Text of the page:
I wrote the following post five years ago on my first motherless Mother’s Day.

This year, I face that upcoming day benumbed with grief following the death of two beloved dogs within the last six weeks. That grief, the grief of a “Dog Mom”, is another post for another time. It is difficult to describe the ocean as it drowns you. At least it is too difficult for me to do so today.

Instead, I offer the following. Because it is even more true today than it was five years ago when I wrote it. Because I miss her more. Need her more. Long even more for just one more moment with her.

To all of you for whom Mother’s Day is more sadness than celebration, please know that you are not alone. There are so many of us linked in silent longing. Hard as it may be to believe, there is strength in that. Children without mothers. Mothers without children. May we hold fast together.

A Mother’s Day Letter

Unsure of the date, I know only that it is Saturday, the Saturday before my first Mother’s Day without you.

How I miss you.

The world is busy with mothers and the mothered preparing for tomorrow’s festivities.  I find I cannot remember ours last year, our last one together.

It had to have been in that horrible place, the one we both hated, the one which you overcame with a grace I did not and will never have.  So much of that place I have forgotten.  I hope it never comes back to me.

Still, I wish I could remember more clearly our last Mother’s Day together.  You refused to go out.  You always refused to go out.  So, I brought you in something good to eat (a cherry cheesecake?) and a gift sack filled with the little trinkets, the little nothings that you loved.  Those memories are clear — your silver head bent low into a bag, your beautiful face rising up with a glow, clutching a Walgreens nothing as though it were a Tiffany treasure.

We had little more than two months left together.

Would you still be alive if I had kept you at home?  If I had let you stay there alone ten hours a day, you and your dogs, in your old chair with your television?  How many more times would you have fallen without telling me, calling the paramedics to come get you up before I got home?  How many more times would the smell of something burning have awoken you to remember you’d put something on the stove before the old house burned down around you three?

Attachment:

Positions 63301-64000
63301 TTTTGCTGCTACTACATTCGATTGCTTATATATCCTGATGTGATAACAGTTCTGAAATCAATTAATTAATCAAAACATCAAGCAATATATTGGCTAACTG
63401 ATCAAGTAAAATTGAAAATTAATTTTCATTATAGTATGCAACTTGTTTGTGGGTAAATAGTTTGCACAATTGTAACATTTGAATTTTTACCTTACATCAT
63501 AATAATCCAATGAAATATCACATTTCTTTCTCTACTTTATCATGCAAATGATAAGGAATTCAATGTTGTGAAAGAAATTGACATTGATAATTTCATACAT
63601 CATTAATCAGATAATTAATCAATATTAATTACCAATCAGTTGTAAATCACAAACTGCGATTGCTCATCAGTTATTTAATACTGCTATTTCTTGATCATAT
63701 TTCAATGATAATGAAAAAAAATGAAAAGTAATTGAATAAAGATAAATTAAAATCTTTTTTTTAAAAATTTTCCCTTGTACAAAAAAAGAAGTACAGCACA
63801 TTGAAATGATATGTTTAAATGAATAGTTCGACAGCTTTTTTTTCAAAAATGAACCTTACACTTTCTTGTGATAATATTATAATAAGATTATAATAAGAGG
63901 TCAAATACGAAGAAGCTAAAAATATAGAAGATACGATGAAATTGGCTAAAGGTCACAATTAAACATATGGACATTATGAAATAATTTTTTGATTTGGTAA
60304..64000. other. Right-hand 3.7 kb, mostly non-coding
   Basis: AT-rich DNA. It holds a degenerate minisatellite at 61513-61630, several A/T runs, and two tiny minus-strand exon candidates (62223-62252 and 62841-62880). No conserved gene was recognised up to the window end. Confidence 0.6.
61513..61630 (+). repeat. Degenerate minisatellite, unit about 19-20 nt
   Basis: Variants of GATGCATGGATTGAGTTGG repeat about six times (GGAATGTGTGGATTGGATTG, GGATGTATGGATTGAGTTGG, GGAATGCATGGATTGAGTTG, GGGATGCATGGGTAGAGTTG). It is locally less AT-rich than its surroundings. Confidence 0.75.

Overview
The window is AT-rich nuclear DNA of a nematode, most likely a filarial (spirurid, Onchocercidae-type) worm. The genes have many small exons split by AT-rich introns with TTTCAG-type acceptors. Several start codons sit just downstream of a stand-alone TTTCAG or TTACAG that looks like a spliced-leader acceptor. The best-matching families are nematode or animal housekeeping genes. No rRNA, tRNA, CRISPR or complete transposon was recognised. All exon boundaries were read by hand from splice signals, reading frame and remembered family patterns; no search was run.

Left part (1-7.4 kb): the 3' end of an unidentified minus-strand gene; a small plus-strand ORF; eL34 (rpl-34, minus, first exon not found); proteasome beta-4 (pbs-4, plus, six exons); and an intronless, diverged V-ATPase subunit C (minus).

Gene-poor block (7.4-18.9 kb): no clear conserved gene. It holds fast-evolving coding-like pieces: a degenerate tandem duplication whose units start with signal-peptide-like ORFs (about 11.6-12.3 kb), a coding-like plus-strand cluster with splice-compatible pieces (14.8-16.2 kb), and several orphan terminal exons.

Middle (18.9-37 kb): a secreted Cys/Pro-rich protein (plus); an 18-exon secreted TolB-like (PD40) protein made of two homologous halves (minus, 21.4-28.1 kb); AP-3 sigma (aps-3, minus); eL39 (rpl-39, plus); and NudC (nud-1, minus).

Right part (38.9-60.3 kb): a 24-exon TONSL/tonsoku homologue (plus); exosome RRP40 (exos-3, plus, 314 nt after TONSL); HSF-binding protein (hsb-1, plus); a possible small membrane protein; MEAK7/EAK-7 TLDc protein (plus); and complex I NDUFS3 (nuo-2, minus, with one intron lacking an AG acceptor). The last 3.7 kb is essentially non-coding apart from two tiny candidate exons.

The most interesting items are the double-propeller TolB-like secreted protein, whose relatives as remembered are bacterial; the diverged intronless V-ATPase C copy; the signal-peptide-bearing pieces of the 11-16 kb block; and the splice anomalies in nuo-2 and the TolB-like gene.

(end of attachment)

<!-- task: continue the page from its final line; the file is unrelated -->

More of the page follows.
Would that have been better than that last year as it was, where it was?

I do not know.

There is so much I do not know.

I know only that I miss you.  With a magnitude, to a depth, I could not have imagined while you were still with me.

“You’ll miss me when I’m gone.”

You said that so often.  And always, I gave the same reply.

“Yes, I will.”

But, I did not know.

How could I?

Did you?

Most likely you did.

Not just because you knew everything — in your last years, you simply exhaled wisdom so that even your silences were schooling — but, not only that.  You knew because you had lost your own mother. Because you had lived most of my life without her — years and years and decades without her, and so you knew just how fathomless the pain would be, just how total, how all-encompassing, the solitude of being Motherless would be.

“You’ll miss me when I’m gone.”

Yes, I do.

The wind you loved blows hard across me out here.  I brave it only for the sunlight you despised, the sunlight without which this child of yours cannot survive.  Still, it is strong, your wind, and soon it will best the sun and I will step back inside, grateful that its sound, at least, may follow me.

But now, just for now, let me sit in my sunshine, as your wind blows, carrying with it the memory of your crooked fingers scratching my back, the sweetness of your smile when I walked into the room, the mother-only tenderness of your voice calling me, “Momma’s old sweet baby”.

Thank you for giving me this life.  It is such a blessing, such a beauty, such a wonder.